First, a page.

Just for kids. That’s the phrase often used to both dismiss and endorse Doctor Who in the media, some fans happy that the show is the children’s series adults adore while others see it as only good enough for the under-tens.
Occasionally a story comes along which confounds the critics and the fans alike. In the latest Doctor Who DVD set, The Mara Tales (2entertain), we get two of them.
First up is Season Nineteen’s Kinda, Christopher Bailey’s script taking the Fifth Doctor (Peter Davison) to the planet Deva Loka, where a survey team is threatening to go native as the alien Mara infiltrates the minds of those in charge…and Tegan (Janet Fielding).
Season Twenty offered a rematch for the Time Lord and the Mara, as the Tardis arrives on Manussa, a relatively peaceful planet whose populace remember the Mara from their history and who are preparing to celebrate their banishment.
Things don’t go well for Tegan as the Mara surface in her mind, causing a race against time for the Doctor and Nyssa (Sarah Sutton) to help banish them.
With these two stories, both influenced by Buddhism and psychiatry to varying degrees, Bailey brought some depth to the Tardis crew and to the people they meet. Whereas many adventures give us alien planets and cultures painted with broad brush strokes, Kinda and Snakedance tried to delve beneath the surface of the psyches involved.
In Kinda, Hindle (Simon Rouse) is pushed to the limit by the presence of the Mara, while Tegan is given some a chance to shine and grow as the snake within her is unleashed. For one of the few times in the classic series, sexuality rears its head in Kinda, though there’s nothing too overt for the seven-year-olds in the audience.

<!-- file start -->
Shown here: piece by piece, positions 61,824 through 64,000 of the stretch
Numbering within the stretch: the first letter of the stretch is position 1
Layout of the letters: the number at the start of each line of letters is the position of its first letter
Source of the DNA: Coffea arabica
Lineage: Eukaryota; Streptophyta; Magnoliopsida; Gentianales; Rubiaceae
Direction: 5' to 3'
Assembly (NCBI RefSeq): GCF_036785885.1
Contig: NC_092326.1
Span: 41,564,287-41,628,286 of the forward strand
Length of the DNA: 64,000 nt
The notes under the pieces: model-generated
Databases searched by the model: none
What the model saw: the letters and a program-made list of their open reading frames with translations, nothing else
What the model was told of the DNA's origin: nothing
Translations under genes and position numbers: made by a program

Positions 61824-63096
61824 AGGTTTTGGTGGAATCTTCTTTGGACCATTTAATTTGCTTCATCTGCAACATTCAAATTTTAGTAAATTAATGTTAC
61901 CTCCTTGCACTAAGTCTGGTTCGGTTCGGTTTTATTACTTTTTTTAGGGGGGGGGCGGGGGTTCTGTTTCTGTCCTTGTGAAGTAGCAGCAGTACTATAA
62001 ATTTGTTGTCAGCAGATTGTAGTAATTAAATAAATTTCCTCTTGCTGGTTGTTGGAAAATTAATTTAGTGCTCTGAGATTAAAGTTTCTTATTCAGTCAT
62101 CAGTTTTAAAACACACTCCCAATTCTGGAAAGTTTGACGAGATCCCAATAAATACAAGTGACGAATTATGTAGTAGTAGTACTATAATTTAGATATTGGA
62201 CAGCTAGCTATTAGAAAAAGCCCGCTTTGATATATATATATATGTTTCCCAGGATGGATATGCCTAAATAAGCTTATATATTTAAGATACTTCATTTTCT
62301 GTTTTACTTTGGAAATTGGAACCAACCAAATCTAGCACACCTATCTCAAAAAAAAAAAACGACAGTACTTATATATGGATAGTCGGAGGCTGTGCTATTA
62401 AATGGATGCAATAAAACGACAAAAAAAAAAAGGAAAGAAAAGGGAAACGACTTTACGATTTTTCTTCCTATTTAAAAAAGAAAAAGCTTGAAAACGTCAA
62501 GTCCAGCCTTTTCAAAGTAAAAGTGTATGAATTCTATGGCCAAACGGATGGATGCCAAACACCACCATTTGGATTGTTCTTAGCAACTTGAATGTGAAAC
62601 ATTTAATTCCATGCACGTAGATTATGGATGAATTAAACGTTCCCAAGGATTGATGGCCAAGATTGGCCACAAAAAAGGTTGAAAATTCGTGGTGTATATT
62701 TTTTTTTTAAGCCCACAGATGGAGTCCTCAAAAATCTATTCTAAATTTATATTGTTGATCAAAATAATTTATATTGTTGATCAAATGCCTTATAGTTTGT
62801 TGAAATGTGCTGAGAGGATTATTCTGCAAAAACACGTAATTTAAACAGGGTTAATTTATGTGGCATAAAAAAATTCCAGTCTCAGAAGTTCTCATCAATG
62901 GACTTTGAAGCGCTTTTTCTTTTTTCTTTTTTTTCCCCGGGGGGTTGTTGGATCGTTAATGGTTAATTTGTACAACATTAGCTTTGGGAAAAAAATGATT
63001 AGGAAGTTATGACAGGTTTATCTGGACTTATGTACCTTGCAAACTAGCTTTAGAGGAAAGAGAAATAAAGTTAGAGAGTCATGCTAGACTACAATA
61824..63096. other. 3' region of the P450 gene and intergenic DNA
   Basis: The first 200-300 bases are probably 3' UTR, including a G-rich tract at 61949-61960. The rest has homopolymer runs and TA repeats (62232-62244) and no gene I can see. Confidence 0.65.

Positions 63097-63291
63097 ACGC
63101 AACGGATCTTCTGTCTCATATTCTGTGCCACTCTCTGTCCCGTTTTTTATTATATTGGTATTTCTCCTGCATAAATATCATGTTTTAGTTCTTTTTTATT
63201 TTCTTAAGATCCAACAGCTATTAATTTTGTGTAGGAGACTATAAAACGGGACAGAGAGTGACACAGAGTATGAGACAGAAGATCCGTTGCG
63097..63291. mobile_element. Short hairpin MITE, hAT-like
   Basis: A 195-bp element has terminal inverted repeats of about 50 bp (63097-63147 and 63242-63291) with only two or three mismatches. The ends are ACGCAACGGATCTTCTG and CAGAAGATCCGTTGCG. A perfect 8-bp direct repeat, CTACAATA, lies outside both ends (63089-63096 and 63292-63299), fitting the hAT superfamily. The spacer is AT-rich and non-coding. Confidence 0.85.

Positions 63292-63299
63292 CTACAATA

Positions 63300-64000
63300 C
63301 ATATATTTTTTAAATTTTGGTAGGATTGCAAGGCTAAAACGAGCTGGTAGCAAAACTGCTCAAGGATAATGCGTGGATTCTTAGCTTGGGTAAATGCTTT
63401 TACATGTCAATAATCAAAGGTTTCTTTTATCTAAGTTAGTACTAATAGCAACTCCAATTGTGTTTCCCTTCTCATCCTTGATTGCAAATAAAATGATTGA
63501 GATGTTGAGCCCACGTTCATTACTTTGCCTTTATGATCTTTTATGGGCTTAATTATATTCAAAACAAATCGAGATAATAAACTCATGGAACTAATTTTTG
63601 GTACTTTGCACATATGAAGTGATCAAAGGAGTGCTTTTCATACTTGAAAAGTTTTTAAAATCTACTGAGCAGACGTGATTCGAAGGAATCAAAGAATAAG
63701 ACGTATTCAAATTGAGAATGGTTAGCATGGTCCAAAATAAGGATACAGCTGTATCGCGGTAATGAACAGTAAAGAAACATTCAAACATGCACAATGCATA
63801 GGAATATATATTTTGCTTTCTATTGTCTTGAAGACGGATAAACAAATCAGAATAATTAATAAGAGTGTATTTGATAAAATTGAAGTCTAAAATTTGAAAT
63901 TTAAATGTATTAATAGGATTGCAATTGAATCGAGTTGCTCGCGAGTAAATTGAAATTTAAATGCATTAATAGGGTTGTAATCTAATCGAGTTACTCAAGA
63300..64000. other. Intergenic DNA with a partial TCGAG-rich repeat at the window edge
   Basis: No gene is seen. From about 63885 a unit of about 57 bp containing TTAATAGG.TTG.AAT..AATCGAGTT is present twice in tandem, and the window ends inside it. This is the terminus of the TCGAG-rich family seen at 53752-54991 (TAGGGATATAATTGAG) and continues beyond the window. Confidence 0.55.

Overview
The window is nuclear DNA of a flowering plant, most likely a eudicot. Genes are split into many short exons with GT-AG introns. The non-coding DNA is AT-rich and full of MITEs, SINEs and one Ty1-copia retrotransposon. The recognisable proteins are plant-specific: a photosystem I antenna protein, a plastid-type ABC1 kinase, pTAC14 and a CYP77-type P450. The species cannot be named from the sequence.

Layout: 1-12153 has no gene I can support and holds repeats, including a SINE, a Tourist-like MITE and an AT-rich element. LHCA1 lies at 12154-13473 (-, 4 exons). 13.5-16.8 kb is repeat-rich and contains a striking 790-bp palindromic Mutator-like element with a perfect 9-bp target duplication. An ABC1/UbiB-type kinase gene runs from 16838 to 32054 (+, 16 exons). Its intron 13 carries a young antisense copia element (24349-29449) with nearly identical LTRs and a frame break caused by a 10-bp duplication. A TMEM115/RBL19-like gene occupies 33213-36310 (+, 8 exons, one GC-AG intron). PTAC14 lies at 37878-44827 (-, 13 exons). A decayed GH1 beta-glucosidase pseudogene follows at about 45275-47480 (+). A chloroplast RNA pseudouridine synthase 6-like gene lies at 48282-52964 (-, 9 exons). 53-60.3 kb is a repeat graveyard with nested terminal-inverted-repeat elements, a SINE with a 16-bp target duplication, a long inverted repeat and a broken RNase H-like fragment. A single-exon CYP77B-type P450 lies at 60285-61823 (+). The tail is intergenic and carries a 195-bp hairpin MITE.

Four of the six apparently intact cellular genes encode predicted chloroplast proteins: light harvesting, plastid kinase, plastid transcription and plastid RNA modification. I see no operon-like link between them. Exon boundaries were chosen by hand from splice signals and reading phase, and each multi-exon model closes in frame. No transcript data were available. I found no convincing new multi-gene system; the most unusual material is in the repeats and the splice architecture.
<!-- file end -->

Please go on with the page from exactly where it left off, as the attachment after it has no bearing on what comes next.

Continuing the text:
Unfortunately there’s also that snake prop at the end which threatens to derail the story: it’s to the actors’ credit that we stick with it till the final moments.
Janet Fielding’s ability to flex her acting muscles continues in Snakedance, one of the few direct sequels in the show’s history and one which actually improves on its predecessor. Here, the Doctor is seen by the Manussians as a raving lunatic who speaks of the Mara’s return, Davison’s breathless performance one of the best of his brief tenure.
From the set design and direction through to the music and the acting, Snakedance is a tour-de-force of 1980s Doctor Who made at a time when the series was about to lose its place in the BBC’s affections for many years to come.
While Snakedance, with its political wrangling, clever dialogue and ability to dress Martin Clunes in a shocking set of threads and still appear to have some authority, is undoubtedly something to be savoured by the adults, it’s tempting to think that the aforementioned children in the audience could have been left wanting.
There’s little in the way of action or time travel in Snakedance or Kinda, but almost thirty years on they’re all the better for it.
The extras on this set compliment the stories near-perfectly, with documentaries Dream Time and Snake Charmer explaining the genesis of Kinda and Snakedance respectively. Christopher Bailey makes for a refreshingly honest contributor, the benefit of hindsight also helping script editor Eric Saward to give his candid views on the stories.
Peter Davison, Janet Fielding, Nerys Hughes and Matthew Waterhouse take on commentary duties for Kinda, the latter happy to take a gentle ribbing from his colleagues throughout. Director Peter Grimwade is the subject of another lengthy documentary, with extended and deleted scenes, an isolated music score, information text and optional CGI – be rid of the toy snake forever! – bulking out the disc.
Over on Snakedance, Davison and Fielding are joined by Sarah Sutton for the commentary while another stack of deleted scenes, an optional music track, photo gallery, information text and Radio Times listings are present and correct.